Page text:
One point: asking listeners to supply answers in audio format because you don’t read is a stretch. How is listening to audio faster than reading text. Me think you want to save time by listening to them in the subway in NY city?

Controlling passwords: try Roboform.

Jeff.. make sure stackoverflow uses a covinient and powerful search capabilities. Yes EE has a cool one besides Google on their site. You can search by title, body, code in body, anywhere in messages. You control # of results and which area on your site. A nice practical search. Better than the Google option they offer also.

Any example of search function that sucks is CommunityServer. Big fonts, can’t define number of search results and the fact that listing every relevant reply from the same post as a separate result item and without grouping them, clutters the screen and adds noise.

I mentioned the audio converter and then thought.. why bother? MP3 is the de facto standard and is playable on every OS and device and it’s more than good enough for non music audio. There’s no need to mess with Ogg Vorbis or any other format. Keep it simple.

I’d second the recommendation for dbPowerAmp.

What are you talking about? Windows Mobile is a great platform. It becomes a shitty platform just like every other Windows OS when hardware vendors load it down with pre-installed crapware “because it’s the only way we can keep our costs down (*snicker snicker* can you believe people actually fall for that?)”. WinMobile + .NET CF is just about the best thing since Boxed Awesome for Breakfast, which is pretty damn hard to do.

== *W*ine *I*s __*N*OT__ a god damn *E*mulator. :) -koreflaps

Yeah, we knowa, we’ve heard plenty of times. And frankly, Scarlet, we don’t give a damn.

Instant rimshot – check.
Sad trombone – check.
Bubble wrap – check!


Regarding expertsexchange I find that when i google for something and ExpertsExchange is on the list, I just use the google cache to see the content. That never failed for me

Hemal Jun 24 2008

I think it was Joel who mentioned, in the context of version control, that your own machine is your padded wall. You checkout, change as you like and if you don’t like the result then undo checkout. So you don’t need a branch.

Unfortunately, it takes time to decide whether you like the end result or not. And without branch, all your changes are just one humongous bit, which is either on or off. It either all goes into the codeline or none does.

That is why you need a branch. So you can have interim private checkins.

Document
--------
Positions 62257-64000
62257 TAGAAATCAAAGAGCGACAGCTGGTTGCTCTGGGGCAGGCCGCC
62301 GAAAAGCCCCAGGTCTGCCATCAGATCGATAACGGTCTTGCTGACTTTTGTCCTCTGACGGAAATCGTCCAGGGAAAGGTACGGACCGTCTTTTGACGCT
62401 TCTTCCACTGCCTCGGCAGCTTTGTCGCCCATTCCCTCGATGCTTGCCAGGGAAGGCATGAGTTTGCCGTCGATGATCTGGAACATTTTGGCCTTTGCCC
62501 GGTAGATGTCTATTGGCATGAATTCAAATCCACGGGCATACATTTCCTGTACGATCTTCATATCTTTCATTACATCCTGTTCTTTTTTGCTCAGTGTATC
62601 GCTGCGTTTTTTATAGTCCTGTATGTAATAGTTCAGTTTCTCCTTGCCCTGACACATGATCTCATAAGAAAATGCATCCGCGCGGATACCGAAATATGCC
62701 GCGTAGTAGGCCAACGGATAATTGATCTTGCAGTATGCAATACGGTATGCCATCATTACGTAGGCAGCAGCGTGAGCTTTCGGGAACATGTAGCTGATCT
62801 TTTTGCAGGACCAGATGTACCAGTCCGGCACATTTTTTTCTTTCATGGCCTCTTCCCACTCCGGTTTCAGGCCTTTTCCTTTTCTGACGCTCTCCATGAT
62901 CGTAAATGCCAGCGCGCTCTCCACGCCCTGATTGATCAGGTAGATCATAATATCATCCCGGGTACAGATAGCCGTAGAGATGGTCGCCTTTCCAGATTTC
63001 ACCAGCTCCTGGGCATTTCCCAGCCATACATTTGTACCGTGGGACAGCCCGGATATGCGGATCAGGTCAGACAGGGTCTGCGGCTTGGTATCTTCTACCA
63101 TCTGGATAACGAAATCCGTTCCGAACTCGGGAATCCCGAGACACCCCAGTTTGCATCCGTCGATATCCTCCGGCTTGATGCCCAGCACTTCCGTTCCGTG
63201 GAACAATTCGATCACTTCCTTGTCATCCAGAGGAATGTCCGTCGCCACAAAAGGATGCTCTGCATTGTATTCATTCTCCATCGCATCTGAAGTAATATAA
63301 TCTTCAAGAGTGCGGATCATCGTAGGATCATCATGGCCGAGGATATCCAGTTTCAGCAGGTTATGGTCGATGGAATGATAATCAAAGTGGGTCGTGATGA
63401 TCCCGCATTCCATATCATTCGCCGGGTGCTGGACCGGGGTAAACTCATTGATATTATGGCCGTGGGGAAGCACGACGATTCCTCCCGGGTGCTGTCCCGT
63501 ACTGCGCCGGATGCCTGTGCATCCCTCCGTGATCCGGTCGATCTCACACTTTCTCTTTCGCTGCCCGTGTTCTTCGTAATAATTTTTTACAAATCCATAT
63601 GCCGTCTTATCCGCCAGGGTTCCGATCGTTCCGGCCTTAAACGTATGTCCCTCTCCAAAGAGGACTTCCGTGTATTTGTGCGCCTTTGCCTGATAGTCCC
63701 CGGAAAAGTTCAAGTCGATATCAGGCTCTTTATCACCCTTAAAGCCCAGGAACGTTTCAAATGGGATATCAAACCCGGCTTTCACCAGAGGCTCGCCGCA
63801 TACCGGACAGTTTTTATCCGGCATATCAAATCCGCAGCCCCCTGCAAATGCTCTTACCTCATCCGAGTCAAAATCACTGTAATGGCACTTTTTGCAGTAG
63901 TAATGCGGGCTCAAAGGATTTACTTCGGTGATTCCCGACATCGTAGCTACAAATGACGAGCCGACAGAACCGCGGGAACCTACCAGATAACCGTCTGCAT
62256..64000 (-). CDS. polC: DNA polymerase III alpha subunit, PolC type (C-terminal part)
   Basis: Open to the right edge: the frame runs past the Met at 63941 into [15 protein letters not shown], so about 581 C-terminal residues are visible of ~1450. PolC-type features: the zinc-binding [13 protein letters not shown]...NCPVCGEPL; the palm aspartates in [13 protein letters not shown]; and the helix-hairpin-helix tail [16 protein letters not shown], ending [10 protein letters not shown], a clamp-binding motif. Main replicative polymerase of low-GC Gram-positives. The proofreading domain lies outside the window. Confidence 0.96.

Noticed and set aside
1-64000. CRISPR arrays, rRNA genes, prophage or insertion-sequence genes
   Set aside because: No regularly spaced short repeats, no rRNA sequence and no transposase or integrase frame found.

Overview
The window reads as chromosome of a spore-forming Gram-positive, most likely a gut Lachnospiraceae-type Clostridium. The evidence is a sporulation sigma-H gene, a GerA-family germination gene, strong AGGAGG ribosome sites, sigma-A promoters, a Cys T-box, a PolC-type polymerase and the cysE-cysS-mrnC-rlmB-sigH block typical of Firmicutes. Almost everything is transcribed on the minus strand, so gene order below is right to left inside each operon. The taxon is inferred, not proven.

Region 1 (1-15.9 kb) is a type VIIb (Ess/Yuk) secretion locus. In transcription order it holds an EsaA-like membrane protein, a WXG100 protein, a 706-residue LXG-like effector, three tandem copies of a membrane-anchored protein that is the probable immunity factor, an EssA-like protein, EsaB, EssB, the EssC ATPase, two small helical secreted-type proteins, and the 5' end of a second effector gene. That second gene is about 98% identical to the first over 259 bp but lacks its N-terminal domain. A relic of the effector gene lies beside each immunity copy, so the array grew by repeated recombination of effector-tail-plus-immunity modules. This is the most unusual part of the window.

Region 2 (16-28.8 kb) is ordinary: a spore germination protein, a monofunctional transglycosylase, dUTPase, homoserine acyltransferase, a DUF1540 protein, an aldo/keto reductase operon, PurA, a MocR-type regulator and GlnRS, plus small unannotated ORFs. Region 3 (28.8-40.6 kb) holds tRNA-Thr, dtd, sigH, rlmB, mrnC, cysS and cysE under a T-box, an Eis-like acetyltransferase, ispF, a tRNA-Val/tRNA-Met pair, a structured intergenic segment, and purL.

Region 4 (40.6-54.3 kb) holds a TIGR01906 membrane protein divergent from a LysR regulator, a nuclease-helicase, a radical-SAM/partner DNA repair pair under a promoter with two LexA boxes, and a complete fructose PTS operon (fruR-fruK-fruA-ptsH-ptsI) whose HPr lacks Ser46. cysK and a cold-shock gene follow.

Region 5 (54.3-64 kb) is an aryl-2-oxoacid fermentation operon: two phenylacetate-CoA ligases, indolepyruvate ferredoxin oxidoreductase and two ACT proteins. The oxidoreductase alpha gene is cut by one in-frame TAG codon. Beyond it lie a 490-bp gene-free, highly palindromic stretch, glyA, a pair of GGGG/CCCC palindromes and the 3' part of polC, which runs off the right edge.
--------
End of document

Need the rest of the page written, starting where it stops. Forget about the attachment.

Talking about checkins, do you think there should be a policy to allow only compilable code to be checked in?

Hemal Jun 24 2008

Besides branch/merge another topic I find very appropriate for a beginner in CS is the concept of Regular Expressions. I think it has everything a young programmer needs to understand and aught to be CS 101, Chapter 1.

Roland Tepp Jun 27 2008

Hi Jeff & Joel

I am just going to comment here on some points (i know You’d prefer audio feedback, but for various reasons it is not possible atm).

On the topic of source controls:
I have not really used that as heavily, but from what I witnessed, I was also rather impressed by AccuRev source control system. It is a commercial source control system that is heavily optimized for massive branching and merging just as modern distributed scm’s but it is still a “traditional” client-server type system, so the mental leap from using CVS is not all that huge.

About using links for actions:
I would recommend investing some time in learning the RESTful architectural model (specially useful in the web development context) and understanding the main premise that everything on your site is a “resource” uniquely identified by it’s URL. You use this URL to access that resource and you use various HTTP methods (GET, POST, PUT and DELETE) for acting upon these resources:
GET: Reads the resource and is guaranteed to be nondestructive
PUT: Updates the resource
POST: Creates new resource
DELETE: Deletes the resource

This way you can easily avoid the issue of “destuctive urls” being accidentally triggered by web crawlers, etc. without needing to resort to some artificial means of protection (e.g. robots.txt or some form of agent string parsing)

As a response to Abdu on searchability:
Make sure that your site is thoroughly searchable on the google first and if you must provide your own powerful customizable search, learn from Google – just give me the search box and if you offer some advanced stuff, allow me to specify all that on this search box in a text form instead of taking me to that unwieldy starship style searching control panel thingie…

Also – if you have your own site wide search facility, make sure you expose it as an OpenSearch feed, so that not only big search engines can tap into that but also my firefox and/or IE could install your site as a search plug-in.

Another good idea (while we’re at it) would be to allow me (as a registered user) to save my searches for later reuse and even provide an RSS feed to the search results. So if I am interested in certain topics, I could just set up a search, subscribe to the results of that search and get notified as soon as someone post a question or an answer that pops up on that search.

Thanks for the podcasts and the blog and kep up the good work and I hope the stack overflow is everything You and I hope it will be :)

Ouch Jul 3 2008

Good podcast… but I have to agree that there needs to be a lot less interruption going on. If need be, you may even have to go to the extent where if one person has their mic on, the other persons’ gets cut off… because at many points, it does become almost incoherent due to the interrupting.

well,thanks a lot!
its a nice pocast though